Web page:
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Demurrage Declines By 21% In 6 Months - Shippers’ Authority   
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Data from the Ghana Shippers’ Authority (GSA) indicate that payment of demurrage at the Ports decreased by about 17.5% from the $100 million in 2016 to US$ 76 million at the end of 2017.

Also in the first half of 2018, the Authority recorded total payments of about $28.5 million, against 38.5 million during the same period last year indicating a reduction of about 21% compared to payments recorded last year.

Chief Executive Officer (CEO) of the Ghana Shippers’ Authority, Ms Benonita Bismarck, who disclosed this yesterday, attributed the reduction of demurrage payment to sensitization and training provided to importers in recent time.

At the sixth in series of Maritime Seminars organized by the Ghana Shippers’ Authority in collaboration with the Ghana Journalists Association, she announced that the Authority would before the end of the year launch the ShippersApp in its quest to be consistent and become a one-stop house for shipping information.

The App, she stated, was loaded with information on charges in the ports, vessel arrivals, maritime statistics, contacts and locations of shipping lines and agencies, industry news, a platform for shipper enquiries and complaints, among others.

She encouraged all shippers, shipping service providers and the general public to download the Shippers App from App store or Google store.

The purpose of the seminar is to improve the knowledge of journalists on current developments in the country’s trade and shipping sector.

Ms Bismarck noted that the Authority considers the dissemination of relevant information on shipping related issues to shippers and other stakeholders as very significant in fulfilling its mandate.

Given that, she said it has become imperative that media practitioners who are critical conveyors of such critical information to the public are regularly empowered through seminars of that nature.

Four presentations were made at the seminar. They included ‘The implementation of paperless transaction in Ghana: An impact on cargo clearance, at the Ports, ‘The effect of demurrage on the cost of doing business at the Ports’, Improving the trade facilitation via port expansion and port efficiency and Transit trade through Ghana’s corridor-implication for the economy.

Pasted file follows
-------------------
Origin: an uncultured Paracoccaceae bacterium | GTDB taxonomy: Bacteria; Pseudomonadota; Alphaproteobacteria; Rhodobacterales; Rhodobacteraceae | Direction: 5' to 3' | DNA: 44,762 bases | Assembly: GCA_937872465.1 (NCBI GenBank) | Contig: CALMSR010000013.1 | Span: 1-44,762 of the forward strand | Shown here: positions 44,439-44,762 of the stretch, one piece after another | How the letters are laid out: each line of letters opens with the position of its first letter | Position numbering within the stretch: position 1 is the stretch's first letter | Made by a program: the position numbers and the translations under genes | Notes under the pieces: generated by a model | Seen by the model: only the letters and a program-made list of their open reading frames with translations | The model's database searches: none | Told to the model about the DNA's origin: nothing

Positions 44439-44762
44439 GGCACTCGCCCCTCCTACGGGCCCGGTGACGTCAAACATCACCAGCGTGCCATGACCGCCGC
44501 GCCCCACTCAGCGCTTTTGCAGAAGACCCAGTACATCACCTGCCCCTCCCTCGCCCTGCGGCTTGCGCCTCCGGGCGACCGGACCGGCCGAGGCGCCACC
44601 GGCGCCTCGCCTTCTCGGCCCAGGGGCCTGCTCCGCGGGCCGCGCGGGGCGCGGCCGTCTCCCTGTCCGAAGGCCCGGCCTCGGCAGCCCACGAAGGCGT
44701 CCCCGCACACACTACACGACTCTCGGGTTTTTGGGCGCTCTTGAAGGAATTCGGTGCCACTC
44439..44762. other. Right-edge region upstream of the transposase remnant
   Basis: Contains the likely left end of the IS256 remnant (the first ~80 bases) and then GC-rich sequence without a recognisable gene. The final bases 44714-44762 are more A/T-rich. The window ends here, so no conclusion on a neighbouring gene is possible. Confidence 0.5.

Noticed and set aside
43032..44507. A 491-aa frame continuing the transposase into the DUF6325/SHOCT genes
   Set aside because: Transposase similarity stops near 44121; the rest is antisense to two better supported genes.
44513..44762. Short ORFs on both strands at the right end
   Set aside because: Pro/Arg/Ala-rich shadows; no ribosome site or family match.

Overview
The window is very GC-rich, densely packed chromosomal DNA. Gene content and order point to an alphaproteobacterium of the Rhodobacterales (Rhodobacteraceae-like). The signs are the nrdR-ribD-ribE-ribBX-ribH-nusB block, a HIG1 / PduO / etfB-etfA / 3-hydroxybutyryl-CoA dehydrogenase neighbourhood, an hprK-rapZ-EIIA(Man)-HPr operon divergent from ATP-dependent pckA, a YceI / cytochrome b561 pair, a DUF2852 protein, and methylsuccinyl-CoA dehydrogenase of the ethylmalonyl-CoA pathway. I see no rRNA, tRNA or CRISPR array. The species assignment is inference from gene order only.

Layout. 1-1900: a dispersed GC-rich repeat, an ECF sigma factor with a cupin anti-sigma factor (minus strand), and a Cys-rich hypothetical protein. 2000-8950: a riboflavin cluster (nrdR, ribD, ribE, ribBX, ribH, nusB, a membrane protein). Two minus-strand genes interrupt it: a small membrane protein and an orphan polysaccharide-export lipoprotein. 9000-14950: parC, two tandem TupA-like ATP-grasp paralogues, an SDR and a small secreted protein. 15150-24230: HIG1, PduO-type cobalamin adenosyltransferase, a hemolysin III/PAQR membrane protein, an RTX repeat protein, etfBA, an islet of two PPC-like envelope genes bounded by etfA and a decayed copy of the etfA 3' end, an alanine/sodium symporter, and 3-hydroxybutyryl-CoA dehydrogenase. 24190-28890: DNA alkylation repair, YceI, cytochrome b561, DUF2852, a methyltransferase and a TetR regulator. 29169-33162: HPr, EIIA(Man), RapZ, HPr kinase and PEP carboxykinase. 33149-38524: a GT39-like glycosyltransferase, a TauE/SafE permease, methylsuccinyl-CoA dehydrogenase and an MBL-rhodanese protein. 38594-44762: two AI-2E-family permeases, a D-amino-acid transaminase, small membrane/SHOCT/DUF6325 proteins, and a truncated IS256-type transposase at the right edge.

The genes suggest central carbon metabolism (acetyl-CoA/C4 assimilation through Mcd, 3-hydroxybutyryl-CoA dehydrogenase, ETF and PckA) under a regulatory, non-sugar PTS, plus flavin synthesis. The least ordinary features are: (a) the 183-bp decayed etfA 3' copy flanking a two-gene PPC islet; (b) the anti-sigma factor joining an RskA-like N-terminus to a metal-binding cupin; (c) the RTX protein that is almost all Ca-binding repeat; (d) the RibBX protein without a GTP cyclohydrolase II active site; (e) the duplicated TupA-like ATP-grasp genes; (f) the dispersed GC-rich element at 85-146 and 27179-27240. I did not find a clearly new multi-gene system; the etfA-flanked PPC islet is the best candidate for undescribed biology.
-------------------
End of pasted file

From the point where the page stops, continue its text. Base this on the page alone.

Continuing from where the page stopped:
Presenting on the topic, ‘effect of demurrage on the cost of doing business at the ports’, Head of Research, Monitoring and Evaluation at the GSA, Mr Emmanuel Arku, outlined some of the factors that contributed to container demurrage.

He mentioned the delay in the receipt of cargo documentation, lack of prior information on vessel arrivals, declaration of inaccurate information, non-compliance with regulatory requirements and deliberate delay due to some ulterior motives.

Impact of demurrage on Ghana’s economy

He said container demurrage dwindles profits and working capital of shippers and could affect sales volume of shipping due to higher product costs on the market.

He said it could also affect volume of imports and increase cost of living in the country.
“It affects competitiveness of Ghana’s exports and it is also a foreign exchange drain on the economy” he stressed.


He recommended shipper education to ensure that shippers do the right things such as starting the clearance process before vessel arrives, submission of genuine documents, getting ready with funds for clearance process as well as and securing licenses and permits before cargo arrival.

Touching on the implementation of paperless transaction in Ghana, Assistant Revenue Officer of the Ghana Revenue Authority (GRA) Customs Division, Kwesi Kumah was of the view that the system was rushed and there was little time for sensitization and training. 
He added that stakeholder engagements were seriously rushed and inadequate. 
Similarly, he said, key players in the implementation were to a large extent deficient in the understanding of the required processes as well as poor quality of examination devices or tablets for the inspection team.

Source: The Finder

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